Early morning and late afternoon offer “magic hour” light—rich in tone and low-angled, casting soft shadows that give definition and depth to your subjects. Midday light, on the other hand, casts harsh shadows, flattening your subjects. So get up early to catch the best light. LESSON TWO

Give it Scale

When shooting a mountain, meadow, body of water, snowscape, or other outdoor composition, add a sense of scale by including something of known size—whether a person, cabin, tree, or animal. This gives perspective, helping viewers understand what they’re looking at.

Report Invasive Plants

LESSON THREE

Tell a Story

Shoot more than just scenery. Also get action shots of your loved ones enjoying the park: hiking, biking, setting up tents, preparing a meal, spreading out a trail map on a rock. Take a variety of wide shots, closeups, and portraits. Such pictures tell the story of your outing.

JapaNESE KNOTWEEd

Keep a lookout for unwanted invasive plants while you enjoy your favorite state park. Help stop them before it’s too late! Japanese knotweed, black swallow-wort and garlic mustard are being targeted in 2010. Help find and control these new invaders. Posters with photos of these plants can be found in the parks. if you see these destructive plants, go to www.michigan.gov/ dnr-parkstewardship to help get them removed!

LESSON FOUR

Frame it

Paintings look better when framed, and photo compositions often do, too. Use an element in the foreground—a rock outcrop, doorway, window, person, trees, or branches—to lend depth to your picture. The frame can go along one, two, three, or all four sides of a picture.

More to Explore: • The Ultimate Field Guide to Travel Photography by Scott S. Stuckey (National Geographic Books, 2010) offers many additional photo tips from 15 professional photographers. $21.95; http://shop.nationalgeographic.com. • For more great images of Michigan State Parks and Recreation Areas go to the Photo Gallery at www.michigan.gov.

Include the Kids

Each year millions of people benefit from a state park experience, make sure your kids do too! Find one of the Explorer Guides’ programs offered at 47 park locations throughout the summer months. Or consider taking a child fishing. Free Fishing Weekends are June 12

and 13 in 2010 and Feb. 19 and 20 in 2011. children 16 and under do not need a fishing license. don’t forget to check in with your campground host, many of them provide programs for kids and adults.

“Petiquette”

in the Park We want our dogs to enjoy the park as much as we do, while still preserving others’ experiences:

• Keep your dog on a 6’ leash or shorter • Always clean up after your dog • Keep your dog quiet and calm • All vaccinations must be current • Do not leave dogs unattended


NEXT TIME:

INSIDER TIPS

I D E A S FO R P L A N N I N G YO U R F U T U R E V I S I T

TAHQUAMENON FALLS STATE PARK

Ranger Recommendations STAYING OVERNIGHT Michigan state parks and recreation areas provide many types of camping, from very rustic backcountry opportunities, to lodges where the visitor may find all the amenities of home in a great outdoor setting. There are over 13,000 campsites ranging from barrier-free paved sites with electricity to wooded rustic sites. LODGES Now located in 12 state parks and recreation areas, these renovated buildings, which sleep six to 22 people, can be found at Tahquamenon Falls, Traverse City, Wilson, Porcupine Mountains, Hoeft, Mears, Fayette, Proud Lake, Highland, Wells, Grand Haven and Twin Lakes. Many are available to rent year-round and come with all amenities. Call for reservations. CAMPER CABINS These popular cabins have crossed the Mackinac Bridge and are now also located at Van Riper, Tahquamenon Falls and Fort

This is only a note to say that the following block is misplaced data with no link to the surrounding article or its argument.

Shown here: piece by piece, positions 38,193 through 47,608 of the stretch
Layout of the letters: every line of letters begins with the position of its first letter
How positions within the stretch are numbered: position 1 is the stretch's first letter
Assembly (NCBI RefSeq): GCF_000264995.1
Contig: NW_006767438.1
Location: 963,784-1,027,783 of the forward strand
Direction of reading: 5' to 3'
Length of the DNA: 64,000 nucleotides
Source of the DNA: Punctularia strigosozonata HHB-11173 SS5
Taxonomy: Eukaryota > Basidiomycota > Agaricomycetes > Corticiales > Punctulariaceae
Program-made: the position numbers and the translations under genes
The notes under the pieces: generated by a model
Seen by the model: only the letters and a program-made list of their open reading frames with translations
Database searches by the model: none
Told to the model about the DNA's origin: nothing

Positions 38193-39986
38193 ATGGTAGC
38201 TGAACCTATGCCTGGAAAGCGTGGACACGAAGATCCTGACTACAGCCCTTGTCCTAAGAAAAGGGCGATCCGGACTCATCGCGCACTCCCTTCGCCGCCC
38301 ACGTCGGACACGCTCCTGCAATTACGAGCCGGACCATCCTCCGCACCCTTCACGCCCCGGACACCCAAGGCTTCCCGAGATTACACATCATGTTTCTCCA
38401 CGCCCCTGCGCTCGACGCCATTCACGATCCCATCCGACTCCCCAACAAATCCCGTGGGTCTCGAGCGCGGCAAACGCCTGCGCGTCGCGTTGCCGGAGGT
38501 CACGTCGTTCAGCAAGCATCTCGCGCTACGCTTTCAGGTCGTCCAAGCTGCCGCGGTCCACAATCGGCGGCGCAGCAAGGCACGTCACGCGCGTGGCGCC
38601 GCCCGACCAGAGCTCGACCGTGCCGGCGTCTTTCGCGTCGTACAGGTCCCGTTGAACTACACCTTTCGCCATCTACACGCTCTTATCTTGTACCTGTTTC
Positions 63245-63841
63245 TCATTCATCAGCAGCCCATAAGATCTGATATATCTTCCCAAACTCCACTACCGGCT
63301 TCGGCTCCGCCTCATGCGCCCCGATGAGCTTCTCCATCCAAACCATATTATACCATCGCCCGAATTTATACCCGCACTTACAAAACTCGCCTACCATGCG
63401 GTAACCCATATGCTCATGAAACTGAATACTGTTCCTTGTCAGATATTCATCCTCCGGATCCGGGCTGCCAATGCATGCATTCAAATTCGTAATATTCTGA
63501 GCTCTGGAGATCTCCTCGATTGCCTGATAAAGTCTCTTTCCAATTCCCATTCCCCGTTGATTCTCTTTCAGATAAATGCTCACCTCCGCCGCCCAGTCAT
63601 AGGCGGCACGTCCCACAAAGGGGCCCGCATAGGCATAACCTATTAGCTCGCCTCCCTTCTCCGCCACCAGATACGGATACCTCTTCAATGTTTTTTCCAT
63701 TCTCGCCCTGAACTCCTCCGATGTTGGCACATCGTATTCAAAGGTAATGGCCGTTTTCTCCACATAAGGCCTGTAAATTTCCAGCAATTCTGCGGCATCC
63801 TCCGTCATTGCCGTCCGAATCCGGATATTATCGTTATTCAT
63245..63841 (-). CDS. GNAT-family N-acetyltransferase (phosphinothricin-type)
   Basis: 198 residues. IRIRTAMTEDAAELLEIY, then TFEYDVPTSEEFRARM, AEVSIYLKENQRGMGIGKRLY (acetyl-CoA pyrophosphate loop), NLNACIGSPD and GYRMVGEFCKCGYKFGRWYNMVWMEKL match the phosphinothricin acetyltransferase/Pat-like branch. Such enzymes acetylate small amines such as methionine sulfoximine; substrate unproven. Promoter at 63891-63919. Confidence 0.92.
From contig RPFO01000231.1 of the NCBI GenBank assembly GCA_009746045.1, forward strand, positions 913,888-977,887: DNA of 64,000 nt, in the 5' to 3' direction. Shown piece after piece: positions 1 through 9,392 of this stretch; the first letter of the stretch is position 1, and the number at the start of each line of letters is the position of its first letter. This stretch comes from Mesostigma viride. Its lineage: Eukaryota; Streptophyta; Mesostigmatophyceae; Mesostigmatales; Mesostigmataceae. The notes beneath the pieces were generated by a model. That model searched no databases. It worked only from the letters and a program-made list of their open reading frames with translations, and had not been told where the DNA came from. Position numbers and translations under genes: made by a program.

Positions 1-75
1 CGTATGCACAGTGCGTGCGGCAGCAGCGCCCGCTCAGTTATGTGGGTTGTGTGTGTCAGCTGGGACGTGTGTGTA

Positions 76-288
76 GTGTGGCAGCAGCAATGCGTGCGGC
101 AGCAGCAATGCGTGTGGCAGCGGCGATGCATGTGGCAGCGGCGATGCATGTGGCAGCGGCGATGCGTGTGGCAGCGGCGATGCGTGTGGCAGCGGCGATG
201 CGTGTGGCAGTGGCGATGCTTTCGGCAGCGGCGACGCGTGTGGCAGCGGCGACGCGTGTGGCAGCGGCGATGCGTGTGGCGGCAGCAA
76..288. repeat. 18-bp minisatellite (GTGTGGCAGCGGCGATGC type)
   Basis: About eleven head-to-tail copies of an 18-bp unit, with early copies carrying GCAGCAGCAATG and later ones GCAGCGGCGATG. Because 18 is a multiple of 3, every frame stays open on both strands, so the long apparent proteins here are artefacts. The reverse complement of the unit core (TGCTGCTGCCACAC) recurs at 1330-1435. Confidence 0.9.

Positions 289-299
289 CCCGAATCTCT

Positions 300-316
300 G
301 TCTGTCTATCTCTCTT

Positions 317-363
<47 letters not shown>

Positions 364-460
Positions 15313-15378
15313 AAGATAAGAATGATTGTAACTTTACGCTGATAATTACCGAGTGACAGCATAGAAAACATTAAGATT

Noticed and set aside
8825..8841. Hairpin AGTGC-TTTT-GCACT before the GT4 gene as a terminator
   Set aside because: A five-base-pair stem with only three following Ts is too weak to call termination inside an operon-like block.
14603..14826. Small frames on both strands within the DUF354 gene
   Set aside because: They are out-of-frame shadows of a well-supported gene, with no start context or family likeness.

Wilkins. Shoreview camper cabin is new to Black Lake in Onaway State Park. We’ve also added new camper cabins at Proud Lake, Metamora-Hadley, Waterloo, Pinckney, Holland, Orchard Beach, Lakeport, Tawas Point, Port Crescent and Interlochen. Most of the camper cabins are open in the winter, sleep six, have refrigerators and microwaves and are located on a lake or overlooking one.

BACKCOUNTRY CAMPING Camping in the backcountry of Michigan has been a popular activity at the Porcupine Mountains for many years, but now Negwegon, Tahquamenon Falls and Wilderness also offer this exciting and popular camping opportunity. Contact these parks for more information on locations of these sites and the trails to follow to get there.

Pick your kind of overnight stay

A variety of camping options exists here, from the basic backcountry choices, to the lodges, cabins or yurts across our parks. Choose from roughing it to the luxury life—or anywhere in between. YURTS The popular and unique yurts at Pinckney Recreation Area, Craig Lake and the Porcupine Mountains, continue to be a hit with visitors year-round. Waterloo Recreation Area will have a new a yurt at the Green Lake Campground in 2010. Be sure to call ahead for reservations.

HISTORY Sanilac Petroglyphs will be open for viewing on June 26 and August 7 in 2010. These rare Native American engravings of mythical water panthers, deer, a Native American archer and other prehistoric forms are found in a sandstone outcrop that was

discovered after a massive forest fire swept the Lower Peninsula in 1881. Native Americans created this unusual artwork 1,000 to 300 years ago. The petroglyphs provide a glimpse into the lives of an ancient woodland people who once occupied Michigan’s Thumb. Fort Wilkins Historic State Park is a well-preserved 19th century military post and lighthouse complex. Built in 1844 to keep peace during Michigan’s Copper Boom, the fort was abandoned just two years later, and then briefly re-garrisoned in the late 1860s. In a setting virtually undisturbed by modern intrusions, 19 buildings survive, 12 of them dating from the 1840s. Through museum exhibits, audio-visual programs and costumed interpretation, visitors can explore the daily routine of military service, experience the hardships of frontier isolation and discover the life and times of a bygone era. Waterloo Recreation Area’s Gerald Eddy Discovery Center houses more than 300 arrowheads and 100 original tools used by early Native Americans, as well as a mastodon tooth found in one of the local bogs.